Tuesday, April 26, 2022

Gas: Italy shifts to Algeria for gas procurement

Eager to divest itself von Russian dependance on natural gas, Italy has switched in a precipitous move to Algeria as a supplier just days after the russian invasion into Ukraine. Italy and especially its energy giant ENI have deep and decade-old ties to Algeria. Even major investements by ENI and acquisitions of BP shares on oil fields are under discussion, Le Monde

Algeria is showing a diplomatic upturn with Italy which takes on a particular meaning as Europe is prospecting for alternatives to Russian gas, war in Ukraine obliges. The recent ballets of visits by Italian officials to Algiers, where the red carpet is rolled out at the energy giant Ente Nazionale Idrocarburi (ENI) – already historically well treated – testify to a most cordial atmosphere. Italy had become, in recent years, increasingly dependent on Russian energy supplies (40% of its gas imports, or about 30 billion cubic meters [m3]). It is now more than ever eyeing Algerian gas, while it is imperative for it to diversify its purchases abroad, particularly in the Mediterranean.

The overall economic relationship between the two countries has certainly always been healthy. Italy is Algeria's third supplier (behind China and France) and its first customer (ahead of France and Spain). It is also the first foreign investor, a status due to the weight that ENI represents on Algerian soil. History is a big part of it. The tutelary figure of the historic leader of the company, Enrico Mattei (1906-1962), a Christian Democrat politician who was a great promoter of independent Algeria (who died in 1962 after a mysterious plane crash), has always acted bridge between the two countries.

“ENI is a company considered to be a friend of Algeria, a friend of the Algerian revolution at the time, notes Akram Kharief, Algerian security expert and founder of the Menadefense site. It is very difficult to compete with her. In recent weeks, the glorification in the Algerian press of this memory has reached unprecedented levels. "The esteem for Italy is felt among the people of the people", could we read, on March 30, in an editorial of the official daily El Moudjahid.

The staging, in Algiers, of friendship with Italy does not date from the war in Ukraine. The distinguished welcome reserved in the Algerian capital for the Italian President of the Republic, Sergio Mattarella, during a visit in November 2021, had already sent a first message in the midst of the crisis between Algiers and Paris. The recent Algerian-Spanish turbulence on the Western Sahara issue – following concessions made by Madrid to Rabat – has added to the ambient Italophilia in Algeria. The remarks of the boss of the Algerian public company Sonatrach, Toufik Hakkar, on April 1, evoking the possibility of "recalculating" the price of gas sold to the Spaniards, announce a probable changeover in the long term of part of the supplies from Spain to Italy.

This is fitting, at a time of Rome's strategic shift vis-à-vis Russian gas dictated by urgency. As usual, Italian diplomacy negotiated it in a few hours, with a mixture of agility and pragmatism. Monday, February 28, barely four days after the start of the Russian offensive in Ukraine, the Italian Foreign Minister, Luigi Di Maio, was in Algiers, accompanied in particular by the managing director of the energy giant ENI, Claudio Descalzi, to to assess the possibility of increasing gas imports. In energy matters, Italian diplomacy and ENI are used to moving forward together.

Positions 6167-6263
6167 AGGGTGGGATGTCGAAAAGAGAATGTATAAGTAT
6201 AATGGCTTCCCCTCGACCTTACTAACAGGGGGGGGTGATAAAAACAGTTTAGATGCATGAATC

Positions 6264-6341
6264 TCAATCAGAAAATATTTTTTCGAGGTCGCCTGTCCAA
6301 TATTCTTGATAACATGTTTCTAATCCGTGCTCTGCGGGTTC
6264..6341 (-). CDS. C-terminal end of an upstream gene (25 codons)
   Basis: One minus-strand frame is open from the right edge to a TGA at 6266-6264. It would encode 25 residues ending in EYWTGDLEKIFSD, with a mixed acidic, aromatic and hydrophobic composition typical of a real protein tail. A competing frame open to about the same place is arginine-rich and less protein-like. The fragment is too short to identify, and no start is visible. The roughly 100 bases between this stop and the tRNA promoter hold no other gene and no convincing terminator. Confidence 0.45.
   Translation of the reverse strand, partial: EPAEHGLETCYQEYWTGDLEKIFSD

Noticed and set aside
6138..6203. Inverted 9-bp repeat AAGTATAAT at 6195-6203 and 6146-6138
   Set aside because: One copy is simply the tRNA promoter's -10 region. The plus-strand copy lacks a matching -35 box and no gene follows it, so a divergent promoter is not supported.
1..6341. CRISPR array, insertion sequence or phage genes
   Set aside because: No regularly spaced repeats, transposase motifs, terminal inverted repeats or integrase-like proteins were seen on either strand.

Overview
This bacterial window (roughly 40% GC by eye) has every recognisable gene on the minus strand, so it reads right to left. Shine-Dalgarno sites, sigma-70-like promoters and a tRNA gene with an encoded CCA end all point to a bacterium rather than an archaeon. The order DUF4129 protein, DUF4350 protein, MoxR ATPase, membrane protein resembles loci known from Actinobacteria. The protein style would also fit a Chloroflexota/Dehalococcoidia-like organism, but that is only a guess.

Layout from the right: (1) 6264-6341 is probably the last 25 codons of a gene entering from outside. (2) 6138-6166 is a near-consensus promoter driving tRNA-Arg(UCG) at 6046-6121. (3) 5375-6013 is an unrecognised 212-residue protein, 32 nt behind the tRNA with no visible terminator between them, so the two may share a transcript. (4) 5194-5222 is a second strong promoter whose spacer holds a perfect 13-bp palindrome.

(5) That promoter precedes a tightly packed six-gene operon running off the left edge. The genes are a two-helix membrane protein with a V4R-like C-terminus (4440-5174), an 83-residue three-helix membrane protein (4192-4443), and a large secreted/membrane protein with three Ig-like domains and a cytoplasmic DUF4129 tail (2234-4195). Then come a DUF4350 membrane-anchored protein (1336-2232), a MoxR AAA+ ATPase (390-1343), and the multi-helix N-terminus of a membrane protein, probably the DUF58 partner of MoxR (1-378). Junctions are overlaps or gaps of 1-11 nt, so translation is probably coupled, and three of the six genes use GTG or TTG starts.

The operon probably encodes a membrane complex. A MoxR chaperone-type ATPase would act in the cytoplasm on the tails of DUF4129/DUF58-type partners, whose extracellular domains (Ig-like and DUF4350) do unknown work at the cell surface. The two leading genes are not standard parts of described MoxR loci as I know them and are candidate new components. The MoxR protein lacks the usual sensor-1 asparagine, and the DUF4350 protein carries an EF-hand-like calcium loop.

Exploitation of new deposits

In the Algerian case, the calculation is simple. Algeria is the country's second largest supplier (21 billion m³), ​​and the Transmed gas pipeline transporting gas to Sicily – also called the Enrico Mattei gas pipeline – is not operating at full capacity (its capacity is 30 billion m³ per year) . What hope, in the short and medium term, additional deliveries.

The Italian minister's trip to Algiers was only the start of a tour centered on energy issues, which took the head of Italian diplomacy, in March, to Africa, the Arabo-Persian Gulf and Azerbaijan. But Algeria is considered, within Italian diplomacy, with particular attention.

So Claudio Descalzi was back in Algeria on April 3 to meet once again the CEO of the Algerian public energy giant, Sonatrach, ENI's historic partner, to discuss the increases in deliveries in the short term and, at a further afield, the exploitation of new deposits. In particular, it is a question of “accelerating” the implementation of joint projects in the region of Berkine Sud, on the border with Tunisia. According to the Algerian press, ENI is also negotiating the acquisition of assets from British Petroleum (BP) in two major gas projects in In Saleh (Centre) and In Amenas (East). According to unconfirmed information, Sonatrach is also discussing the acquisition of ENI assets in Russia.

Be that as it may, the prospect for Algeria to deliver significant quantities of gas to Italy is long term. In the immediate term, its production and transport potential is limited. "Algeria's ability to offset Russian gas for Europeans is questionable," says Olivier Appert, energy and climate center adviser at the French Institute for International Relations (IFRI). Faced with the aging of its infrastructure and the flight of its domestic consumption, Algeria has in fact suffered from a continuous decline in its gas exports, which have fallen from 64 billion m3 in 2005 to 41 billion in 2020. substantial investments to reverse the curve. ENI and the Italians are in the running.

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